February 23, 2021
You’ve decided you’re ready to buy a home, and you’re looking into VA loan eligibility — that’s great news! VA loans are a fantastic resource for military service members, veterans, spouses, and other eligible beneficiaries who have a valid Certificate of Eligibility (COE), and a little research on these types of loans can lead to significant savings. The first, and most important piece, is proving your eligibility, so let’s walk through this process step by step.
How do I check my VA loan eligibility?
Your VA loan eligibility is determined by both the U.S. Department of Veterans Affairs (VA) and your mortgage lender, each of which has its own set of standards for approval. The VA measures eligibility against a list of service standards, which are requirements for the type and length of military service necessary to qualify. Mortgage lenders, on the other hand, are focused on your financial status and will determine eligibility based on a combination of statistics. Some of these include your income, debt, and credit score, as well as a home appraisal to confirm that the house meets the VA’s minimum property requirements.
1. Find a VA-approved mortgage lender. The first step in establishing your eligibility is to find a VA-approved mortgage lender. Look for a lender that has extensive VA loan experience and ask them about the timeline and required documents upfront. Be sure to also ask whether they’ll be able to apply for a COE on your behalf.
2. Apply for your Certificate of Eligibility. The COE is one of the documents that separates VA loans from the standard mortgage application process. Issued by the VA, it confirms that you or your spouse have met the military service requirements to be eligible for a VA loan. You don’t need a COE in-hand when you apply for a VA loan, often your lender will be able to request one electronically on your behalf. Whether you or your lender apply for the COE, you’ll need to gather documents to prove your type and duration of service.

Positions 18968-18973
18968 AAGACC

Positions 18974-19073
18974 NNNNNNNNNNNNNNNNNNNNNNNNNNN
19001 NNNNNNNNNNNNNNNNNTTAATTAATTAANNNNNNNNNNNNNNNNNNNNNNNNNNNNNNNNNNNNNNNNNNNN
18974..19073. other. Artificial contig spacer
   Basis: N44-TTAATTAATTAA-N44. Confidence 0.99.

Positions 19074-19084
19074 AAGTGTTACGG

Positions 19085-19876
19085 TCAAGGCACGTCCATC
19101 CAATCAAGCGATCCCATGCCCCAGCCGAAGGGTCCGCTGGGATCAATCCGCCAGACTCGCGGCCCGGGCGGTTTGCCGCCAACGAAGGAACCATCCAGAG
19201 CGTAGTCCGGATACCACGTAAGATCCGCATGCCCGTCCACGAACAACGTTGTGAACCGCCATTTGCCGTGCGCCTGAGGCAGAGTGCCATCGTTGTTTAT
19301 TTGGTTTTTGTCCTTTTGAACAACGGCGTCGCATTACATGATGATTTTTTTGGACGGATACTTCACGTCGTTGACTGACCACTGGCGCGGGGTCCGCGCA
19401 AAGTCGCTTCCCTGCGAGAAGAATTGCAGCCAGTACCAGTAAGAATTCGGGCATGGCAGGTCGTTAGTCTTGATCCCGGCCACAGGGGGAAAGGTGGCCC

The paperwork you’ll need for your COE application depends on the type of service performed:
- Veterans, National Guard, and Reserve Members will require a copy of their discharge or separation papers, form DD214. You can find the full list of requirements on the Department of Veterans’ Affairs website.
- If you’re applying for your COE individually, you can do so by completing and mailing VA Form 26-1880 to the VA, or by entering your information on the VA’s eBenefits portal.
- If you’re applying through your lender, they’ll be able to tell you which details and documents they need from you.
3. Pre-qualify for your loan through your mortgage lender. You’ll need to be approved by your lender based on your income, job history, and debt payment history, among other factors. While your lender can walk you through this process, it’s good to know your financial status ahead of time and come prepared with the right documents. Lenders will generally want documents verifying your monthly income, debt level, and credit score. If you’re not sure what your credit score is, you can request a FICO credit report online, via your credit card company, or other bank if they offer this as a complimentary service. Your credit report will also show you any missed or late payments that you should be aware of before applying for a VA loan.
While there is no VA-imposed minimum credit score or income level to qualify for a loan, lenders are allowed to determine their own standards. These depend on the lender, with credit score minimums often falling between 620 and 660, and debt-to-income (DTI) ratio maximums of about 45-50%. You’ll want to ask about lenders’ eligibility standards at the beginning of the process to make sure you choose a lender that fits your situation.
Low credit and income or high levels of debt do not necessarily mean that you are ineligible, but you can expect better rates from your lender if you have higher scores.
4. Get a home appraisal. After qualifying with your mortgage lender, you get to do the fun part — shopping for a home. Once you find a home you’re ready to close on, the last step is ensuring that the property itself is eligible through a home appraisal. Your lender will request and schedule the appraisal from a VA-approved home appraiser, although you’ll likely be required to pay for it. The home appraiser will be checking for a few things.
- They’ll make sure the value of the house matches what you’ve agreed to pay for it.
- They’ll make sure that the home meets the VA’s minimum property requirements (MPRs).
MPRs are a list of requirements issued by the VA and are meant to protect you by making sure that your home is safe, stable, and sanitary. For example, only residential properties qualify, and they must have functioning heating systems and clean water access, and they must be free of health and safety hazards. You can find a list of specific requirements for your state on the VA website, and you should check it when shopping for a home to prevent surprises down the road.
What if I don’t meet the requirements?
If you don’t know if you meet the service or financial requirements for a VA loan, be sure to reach out to an experienced loan officer for help. There are a number of eligibility exceptions depending on your specific circumstances, and a loan officer can work with you to make sure you get the best deal on your loan.
To learn more about PenFed loans or determine which loan is right for you:the Mortgage Center